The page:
Child Custody Visitation Rights

Over 185 Years of Combined Experience Practicing.

Child Custody Visitation Rights

Many times, clients spend more resources fighting over issues relating to their children than they do about the millions of dollars they have in property value. They may be willing to settle on spousal support, division of assets, and more, but when it comes down to their children parents will usually spare no efforts.

Our custody lawyers in Orange County, CA have relationships with therapists and we can offer one complementary hour of therapy to our clients if they would like to take advantage of it. We take the time to educate our clients on these subjects and on what the potential outcomes will be in court. It is our job to not only help our clients but to educate them on what is right and appropriate under the law and help avoid issues down the road.

Protecting Parent’s Relationships with Their Children

At Moshtael Family Law, we believe every child needs both parents. Many of our clients come to us wanting to have the majority of the time with the kids because they were the primary caretaker.

Absent a parent being a drug-addict, a criminal, a person who committed domestic violence, or any other obvious signs that they are not ready to raise children, they should not be punished for working during their marriage to support their family and as a result, they were not the primary caretaker.

However, such parents need to work up to it. They would need to be realistic and ask for time they can manage or change their schedule so they may be able to spend more time with their kids, then slowly and steadily build up to a point where they can get to (or close to) 50/50 custody arrangement.

At Moshtael Family Law Orange County, our custody attorneys in Orange County, CA can help you protect your parental rights to custody or visitation. Give us a call at today to learn more!

Read an Actual Client Testimonial

"I substituted Navid Moshtael in as my attorney in a very involved custody situation. I have had experience with other family law attorneys and I can say that I have never seen a more well-prepared and highly skilled attorney. He knows the law integrally. Some attorneys would rather negotiate because they fear the courtroom. Navid is about securing results. I highly recommend him and his firm." - Marla M.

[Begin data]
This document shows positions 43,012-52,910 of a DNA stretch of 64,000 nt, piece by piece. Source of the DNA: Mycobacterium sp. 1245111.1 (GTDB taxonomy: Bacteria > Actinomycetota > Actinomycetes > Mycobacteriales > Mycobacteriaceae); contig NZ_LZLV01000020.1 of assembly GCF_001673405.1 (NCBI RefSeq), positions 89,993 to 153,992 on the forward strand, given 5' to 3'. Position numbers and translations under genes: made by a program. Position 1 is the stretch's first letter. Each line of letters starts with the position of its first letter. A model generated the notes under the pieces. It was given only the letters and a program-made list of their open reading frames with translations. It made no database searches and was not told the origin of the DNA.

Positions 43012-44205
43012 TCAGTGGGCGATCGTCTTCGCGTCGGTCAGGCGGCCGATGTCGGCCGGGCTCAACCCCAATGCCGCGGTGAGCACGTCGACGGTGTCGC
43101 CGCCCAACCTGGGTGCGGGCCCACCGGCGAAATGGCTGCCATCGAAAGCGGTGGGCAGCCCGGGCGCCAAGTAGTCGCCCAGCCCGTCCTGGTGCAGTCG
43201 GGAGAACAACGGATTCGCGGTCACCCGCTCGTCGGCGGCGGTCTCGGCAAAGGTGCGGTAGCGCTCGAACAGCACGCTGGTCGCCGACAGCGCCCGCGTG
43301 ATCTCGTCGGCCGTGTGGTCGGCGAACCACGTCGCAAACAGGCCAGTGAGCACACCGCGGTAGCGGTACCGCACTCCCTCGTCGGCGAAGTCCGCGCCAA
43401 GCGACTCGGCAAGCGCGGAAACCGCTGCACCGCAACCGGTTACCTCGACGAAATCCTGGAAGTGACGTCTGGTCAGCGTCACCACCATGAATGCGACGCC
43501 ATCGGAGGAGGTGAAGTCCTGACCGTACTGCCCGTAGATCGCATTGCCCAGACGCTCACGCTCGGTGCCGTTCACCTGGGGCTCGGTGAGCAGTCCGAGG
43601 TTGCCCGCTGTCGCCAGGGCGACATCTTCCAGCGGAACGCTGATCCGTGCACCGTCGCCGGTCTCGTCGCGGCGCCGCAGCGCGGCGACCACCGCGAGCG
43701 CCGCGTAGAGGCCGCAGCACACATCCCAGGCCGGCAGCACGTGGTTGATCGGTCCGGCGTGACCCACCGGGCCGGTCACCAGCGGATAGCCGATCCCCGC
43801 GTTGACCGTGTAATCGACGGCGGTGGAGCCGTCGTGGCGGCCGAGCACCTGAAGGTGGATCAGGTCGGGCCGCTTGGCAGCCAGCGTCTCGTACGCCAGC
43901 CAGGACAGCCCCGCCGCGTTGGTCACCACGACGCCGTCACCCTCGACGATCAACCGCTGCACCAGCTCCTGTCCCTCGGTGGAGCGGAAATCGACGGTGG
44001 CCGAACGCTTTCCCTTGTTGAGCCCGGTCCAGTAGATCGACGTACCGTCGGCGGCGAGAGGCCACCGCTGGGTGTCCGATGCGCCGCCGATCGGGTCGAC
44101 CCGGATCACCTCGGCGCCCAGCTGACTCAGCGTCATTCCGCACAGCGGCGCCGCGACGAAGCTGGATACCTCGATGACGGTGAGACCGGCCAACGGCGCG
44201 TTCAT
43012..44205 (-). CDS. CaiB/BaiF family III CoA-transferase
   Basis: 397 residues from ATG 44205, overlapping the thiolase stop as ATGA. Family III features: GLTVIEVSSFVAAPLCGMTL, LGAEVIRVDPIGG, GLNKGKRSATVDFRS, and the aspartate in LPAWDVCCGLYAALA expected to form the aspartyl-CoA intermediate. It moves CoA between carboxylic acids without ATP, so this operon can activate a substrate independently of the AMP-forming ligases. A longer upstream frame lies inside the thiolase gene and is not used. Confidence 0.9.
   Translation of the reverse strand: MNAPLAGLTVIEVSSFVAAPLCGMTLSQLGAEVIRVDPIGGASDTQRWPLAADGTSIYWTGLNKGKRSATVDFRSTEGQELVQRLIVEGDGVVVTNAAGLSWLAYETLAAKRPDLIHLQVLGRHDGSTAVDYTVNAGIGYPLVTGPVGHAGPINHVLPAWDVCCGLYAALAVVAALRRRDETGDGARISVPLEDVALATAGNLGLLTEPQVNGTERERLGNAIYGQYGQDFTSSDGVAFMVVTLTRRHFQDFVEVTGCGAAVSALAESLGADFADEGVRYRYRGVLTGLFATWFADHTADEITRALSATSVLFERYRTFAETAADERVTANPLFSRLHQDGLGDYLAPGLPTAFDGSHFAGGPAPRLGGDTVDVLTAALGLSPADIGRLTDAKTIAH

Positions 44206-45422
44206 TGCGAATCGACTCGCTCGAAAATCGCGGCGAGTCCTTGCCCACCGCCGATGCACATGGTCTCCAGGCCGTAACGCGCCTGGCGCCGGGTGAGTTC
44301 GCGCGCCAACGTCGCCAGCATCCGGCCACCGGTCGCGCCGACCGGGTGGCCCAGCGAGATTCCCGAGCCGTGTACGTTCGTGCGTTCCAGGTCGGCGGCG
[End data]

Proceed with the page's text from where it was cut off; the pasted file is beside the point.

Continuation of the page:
Custody & Visitation Laws in California

Visitation folds into custody. A better way to think about it is in terms of custody labels, or physical custody and legal custody:

  • Physical custody is the physical placement of the child or how much time they spend with each parent. Visitation is the amount of time each parent spends with a child, therefore it falls into the umbrella of physical custody.
  • Legal custody is the ability to decide for the health, welfare, and safety of the child. For example, deciding on their medical treatment, the school they go to, their faith, how they dress, and more.

Visitation is limited to physical custody and is primarily determined by a best interest test. These are called “best interest factors” and they include factors such as:

  • Who is the primary caretaker of the child
  • What is the degree of nurturing
  • How much of a bond does either parent have with the child

Conducts such as alcoholism, domestic violence, and more, are all taken into consideration when the court determines how much time the children will spend with each parent.

Minimizing the Trauma of Divorce for Your Kids

Divorce and custody are a very traumatic experience for kids. Quite often parents have to put their children through therapy. Often one parent will alienate the children against the other which can result in a need for reunification therapy. The kids may need a safe environment along with a professional allowing parents to ask them why they aren’t talking to them anymore or wanting to see them.